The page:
The website recently published an article by Michelle Martin titled "Homeschoolers sometimes at odds with diocese". The article tries to examine the sometimes tenuous relationship between Catholic homeschoolers and their local parishes or diocese. The article raised many questions, but provided inadequate answers. There are so many issues that crop up, it is hard to know where to begin addressing them.
Let me start off by saying, that I am a mother of four, a homeschooling mom of 8 years, a religious education instructor, a writer of religious ed lesson plans, a former Coordinator of Religious Education, and a writer on all of the above. In other words, I have a lot to say. So much, that I think I will divide this into three separate blogs.
Let us proceed with part one, shall we?
When ____ Freezes Over. Love, The Diocese of Austin, Texas.
First - The article explained how Bishop Vasquez of Austin, TX recently responded to a homeschool group who requested the Bishop attend a mass, blessing the new school year for homeschooling families. The Bishop chose to reply through his Catholic school superintendent, Ned Vanders:
“Bishop Vásquez received your invitation to celebrate a Eucharistic liturgy for the fall home-schooling blessing Mass.Bishop Vásquez believes Catholic education, and in particular Catholic school education, is an essential part of the life of the Diocese of Austin. As you know, Catholic schools are at the heart of the mission of the Church.“Bishop’s presence at the home-schooling Mass would convey a contradictory message equating the importance of Catholic school education with Catholic home schooling; therefore, Bishop Vásquez must respectfully decline the invitation.Sincerely in Christ,Ned F. Vanders, Ed.D.”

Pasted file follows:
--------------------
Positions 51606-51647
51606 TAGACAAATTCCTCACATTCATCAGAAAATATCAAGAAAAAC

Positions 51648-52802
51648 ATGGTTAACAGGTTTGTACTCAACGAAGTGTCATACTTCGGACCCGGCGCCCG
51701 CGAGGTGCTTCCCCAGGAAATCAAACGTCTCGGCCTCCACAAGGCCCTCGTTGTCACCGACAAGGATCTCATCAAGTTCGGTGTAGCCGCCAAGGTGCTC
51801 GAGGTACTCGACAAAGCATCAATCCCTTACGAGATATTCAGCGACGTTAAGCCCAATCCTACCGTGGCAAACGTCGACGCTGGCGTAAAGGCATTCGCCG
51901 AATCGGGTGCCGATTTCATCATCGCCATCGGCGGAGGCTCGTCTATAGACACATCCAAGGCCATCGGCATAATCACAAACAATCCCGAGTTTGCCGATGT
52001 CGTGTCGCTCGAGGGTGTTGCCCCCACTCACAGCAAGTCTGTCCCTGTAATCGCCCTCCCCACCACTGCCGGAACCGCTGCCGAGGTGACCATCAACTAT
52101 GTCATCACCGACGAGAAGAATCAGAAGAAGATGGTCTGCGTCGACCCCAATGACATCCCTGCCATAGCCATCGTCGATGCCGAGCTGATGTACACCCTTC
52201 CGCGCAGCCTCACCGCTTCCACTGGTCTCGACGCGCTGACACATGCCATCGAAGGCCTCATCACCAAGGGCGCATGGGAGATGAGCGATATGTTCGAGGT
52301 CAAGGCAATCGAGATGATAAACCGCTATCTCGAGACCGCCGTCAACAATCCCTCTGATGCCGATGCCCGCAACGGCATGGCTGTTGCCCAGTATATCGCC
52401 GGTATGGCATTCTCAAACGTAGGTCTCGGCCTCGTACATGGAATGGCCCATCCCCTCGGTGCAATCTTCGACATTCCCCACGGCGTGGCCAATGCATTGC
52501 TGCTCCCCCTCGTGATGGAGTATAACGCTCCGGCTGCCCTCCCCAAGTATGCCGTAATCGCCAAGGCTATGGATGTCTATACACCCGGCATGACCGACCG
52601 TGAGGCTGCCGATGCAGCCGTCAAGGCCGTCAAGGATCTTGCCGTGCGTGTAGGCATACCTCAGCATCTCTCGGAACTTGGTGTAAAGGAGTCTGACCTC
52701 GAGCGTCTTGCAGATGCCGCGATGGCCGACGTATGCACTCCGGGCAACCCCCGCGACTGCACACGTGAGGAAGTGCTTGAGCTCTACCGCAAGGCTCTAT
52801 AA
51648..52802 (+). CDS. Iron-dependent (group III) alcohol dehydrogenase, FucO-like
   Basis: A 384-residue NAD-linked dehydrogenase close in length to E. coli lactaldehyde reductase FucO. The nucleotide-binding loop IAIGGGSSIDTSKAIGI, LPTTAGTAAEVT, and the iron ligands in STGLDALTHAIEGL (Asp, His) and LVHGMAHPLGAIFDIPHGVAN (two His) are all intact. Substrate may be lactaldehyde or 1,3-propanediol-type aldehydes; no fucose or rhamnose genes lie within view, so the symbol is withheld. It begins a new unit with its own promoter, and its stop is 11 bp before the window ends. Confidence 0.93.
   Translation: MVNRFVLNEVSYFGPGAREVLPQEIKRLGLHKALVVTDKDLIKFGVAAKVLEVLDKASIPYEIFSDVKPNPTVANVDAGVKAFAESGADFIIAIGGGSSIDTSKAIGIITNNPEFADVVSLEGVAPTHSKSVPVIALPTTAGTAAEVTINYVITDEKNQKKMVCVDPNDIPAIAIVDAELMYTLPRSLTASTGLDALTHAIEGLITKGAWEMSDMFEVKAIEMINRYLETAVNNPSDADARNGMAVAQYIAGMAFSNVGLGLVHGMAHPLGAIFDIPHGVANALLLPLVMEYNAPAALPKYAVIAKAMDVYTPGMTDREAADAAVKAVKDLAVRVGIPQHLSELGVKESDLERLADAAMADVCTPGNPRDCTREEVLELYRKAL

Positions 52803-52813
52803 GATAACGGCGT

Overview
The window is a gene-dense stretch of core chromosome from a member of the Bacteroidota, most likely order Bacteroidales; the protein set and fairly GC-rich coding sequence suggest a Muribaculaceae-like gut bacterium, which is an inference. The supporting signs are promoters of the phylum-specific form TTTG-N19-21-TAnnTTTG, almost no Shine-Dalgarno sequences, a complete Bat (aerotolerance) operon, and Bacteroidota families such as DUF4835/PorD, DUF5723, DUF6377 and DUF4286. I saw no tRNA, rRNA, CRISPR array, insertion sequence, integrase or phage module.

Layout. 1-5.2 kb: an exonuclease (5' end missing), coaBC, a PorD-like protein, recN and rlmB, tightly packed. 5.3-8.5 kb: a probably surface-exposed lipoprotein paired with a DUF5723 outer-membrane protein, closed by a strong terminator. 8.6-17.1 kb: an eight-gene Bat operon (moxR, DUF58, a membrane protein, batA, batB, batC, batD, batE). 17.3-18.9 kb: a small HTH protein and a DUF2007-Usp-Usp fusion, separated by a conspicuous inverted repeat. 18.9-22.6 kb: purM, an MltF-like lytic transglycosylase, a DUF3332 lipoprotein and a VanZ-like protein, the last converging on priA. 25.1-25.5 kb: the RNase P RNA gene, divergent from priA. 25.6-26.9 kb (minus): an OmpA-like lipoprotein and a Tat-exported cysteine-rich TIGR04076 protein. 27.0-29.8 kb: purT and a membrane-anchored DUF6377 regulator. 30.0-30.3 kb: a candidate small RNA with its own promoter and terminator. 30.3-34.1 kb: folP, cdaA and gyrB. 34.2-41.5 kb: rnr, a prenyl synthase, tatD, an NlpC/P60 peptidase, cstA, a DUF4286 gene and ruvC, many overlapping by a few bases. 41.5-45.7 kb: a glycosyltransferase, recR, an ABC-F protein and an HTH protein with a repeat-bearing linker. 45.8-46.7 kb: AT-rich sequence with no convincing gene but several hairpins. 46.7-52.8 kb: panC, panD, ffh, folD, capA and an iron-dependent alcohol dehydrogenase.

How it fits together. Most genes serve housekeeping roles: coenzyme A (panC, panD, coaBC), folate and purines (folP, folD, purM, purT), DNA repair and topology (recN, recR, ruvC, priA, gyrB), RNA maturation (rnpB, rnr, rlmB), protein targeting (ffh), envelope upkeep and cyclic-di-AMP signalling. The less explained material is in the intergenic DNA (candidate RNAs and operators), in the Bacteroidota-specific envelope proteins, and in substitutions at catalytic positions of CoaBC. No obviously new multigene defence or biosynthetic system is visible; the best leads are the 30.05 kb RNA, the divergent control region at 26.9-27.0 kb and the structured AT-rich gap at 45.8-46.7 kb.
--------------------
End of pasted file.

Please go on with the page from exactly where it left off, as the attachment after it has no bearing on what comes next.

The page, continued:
This reply was a tragedy, in many respects.
The Diocese of Austin could not have said it any more clearly. They do not like homeschoolers. A shame, really, because reports are that homeschool life is jumpin' down there!
The problem occurred when the Bishop:
a) Let someone else make a statement for him. Regardless of the fact it is out of Vanders mouth, we must take it for the Bishop's position. Almost all shepherds in the Church, from the Pope on down to the local pastor, must rely on a group of trusted advisers to help fill in the blanks on issues they may not be well-versed in.
No biggie there.
Perhaps the superintendent of diocesan schools was not the...best... adviser in this matter. It is a shame that the Bishop could not have crafted a reply -simply declining the invitation - himself, or through his secretary.
b) Chose a side. For, through Vanders, Bishop Vasquez pretty much said that the Austin area homeschoolers are a lower Catholic lifeform, and wanted to make that statement in print....on file...for the record! My guess is that Bishop Vasquez really does not know anything about homeschooling, or homeschoolers. (Apparently, he is not even aware that homeschools in Texas are considered private schools. Therefore, Catholic homeschools are mini Catholic schools.)